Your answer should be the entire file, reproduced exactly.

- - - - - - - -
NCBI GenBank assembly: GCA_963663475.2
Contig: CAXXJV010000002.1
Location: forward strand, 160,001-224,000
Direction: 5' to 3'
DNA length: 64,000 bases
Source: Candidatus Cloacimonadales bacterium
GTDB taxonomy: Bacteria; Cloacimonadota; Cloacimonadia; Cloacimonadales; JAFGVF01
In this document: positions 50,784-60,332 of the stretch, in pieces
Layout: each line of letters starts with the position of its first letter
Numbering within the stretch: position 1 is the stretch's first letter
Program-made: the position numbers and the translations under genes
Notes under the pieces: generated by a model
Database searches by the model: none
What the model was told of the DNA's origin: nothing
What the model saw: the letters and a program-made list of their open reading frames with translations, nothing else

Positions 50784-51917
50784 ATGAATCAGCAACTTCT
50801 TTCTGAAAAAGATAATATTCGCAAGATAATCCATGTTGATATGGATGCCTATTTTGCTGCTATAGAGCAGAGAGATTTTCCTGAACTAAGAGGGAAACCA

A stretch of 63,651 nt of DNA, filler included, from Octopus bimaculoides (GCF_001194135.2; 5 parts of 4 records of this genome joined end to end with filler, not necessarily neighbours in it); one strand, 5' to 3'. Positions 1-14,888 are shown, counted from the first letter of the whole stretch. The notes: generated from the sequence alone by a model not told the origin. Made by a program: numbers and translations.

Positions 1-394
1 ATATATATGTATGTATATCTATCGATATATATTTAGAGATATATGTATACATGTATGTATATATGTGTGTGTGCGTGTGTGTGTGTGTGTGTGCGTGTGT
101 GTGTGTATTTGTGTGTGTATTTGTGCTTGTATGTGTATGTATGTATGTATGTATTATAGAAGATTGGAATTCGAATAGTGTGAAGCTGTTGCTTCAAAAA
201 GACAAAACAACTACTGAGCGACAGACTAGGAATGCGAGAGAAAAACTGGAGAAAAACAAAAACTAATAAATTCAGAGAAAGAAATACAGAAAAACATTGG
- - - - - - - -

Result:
NCBI GenBank assembly: GCA_963663475.2
Contig: CAXXJV010000002.1
Location: forward strand, 160,001-224,000
Direction: 5' to 3'
DNA length: 64,000 bases
Source: Candidatus Cloacimonadales bacterium
GTDB taxonomy: Bacteria; Cloacimonadota; Cloacimonadia; Cloacimonadales; JAFGVF01
In this document: positions 50,784-60,332 of the stretch, in pieces
Layout: each line of letters starts with the position of its first letter
Numbering within the stretch: position 1 is the stretch's first letter
Program-made: the position numbers and the translations under genes
Notes under the pieces: generated by a model
Database searches by the model: none
What the model was told of the DNA's origin: nothing
What the model saw: the letters and a program-made list of their open reading frames with translations, nothing else

Positions 50784-51917
50784 ATGAATCAGCAACTTCT
50801 TTCTGAAAAAGATAATATTCGCAAGATAATCCATGTTGATATGGATGCCTATTTTGCTGCTATAGAGCAGAGAGATTTTCCTGAACTAAGAGGGAAACCA

A stretch of 63,651 nt of DNA, filler included, from Octopus bimaculoides (GCF_001194135.2; 5 parts of 4 records of this genome joined end to end with filler, not necessarily neighbours in it); one strand, 5' to 3'. Positions 1-14,888 are shown, counted from the first letter of the whole stretch. The notes: generated from the sequence alone by a model not told the origin. Made by a program: numbers and translations.

Positions 1-394
1 ATATATATGTATGTATATCTATCGATATATATTTAGAGATATATGTATACATGTATGTATATATGTGTGTGTGCGTGTGTGTGTGTGTGTGTGCGTGTGT
101 GTGTGTATTTGTGTGTGTATTTGTGCTTGTATGTGTATGTATGTATGTATGTATTATAGAAGATTGGAATTCGAATAGTGTGAAGCTGTTGCTTCAAAAA
201 GACAAAACAACTACTGAGCGACAGACTAGGAATGCGAGAGAAAAACTGGAGAAAAACAAAAACTAATAAATTCAGAGAAAGAAATACAGAAAAACATTGG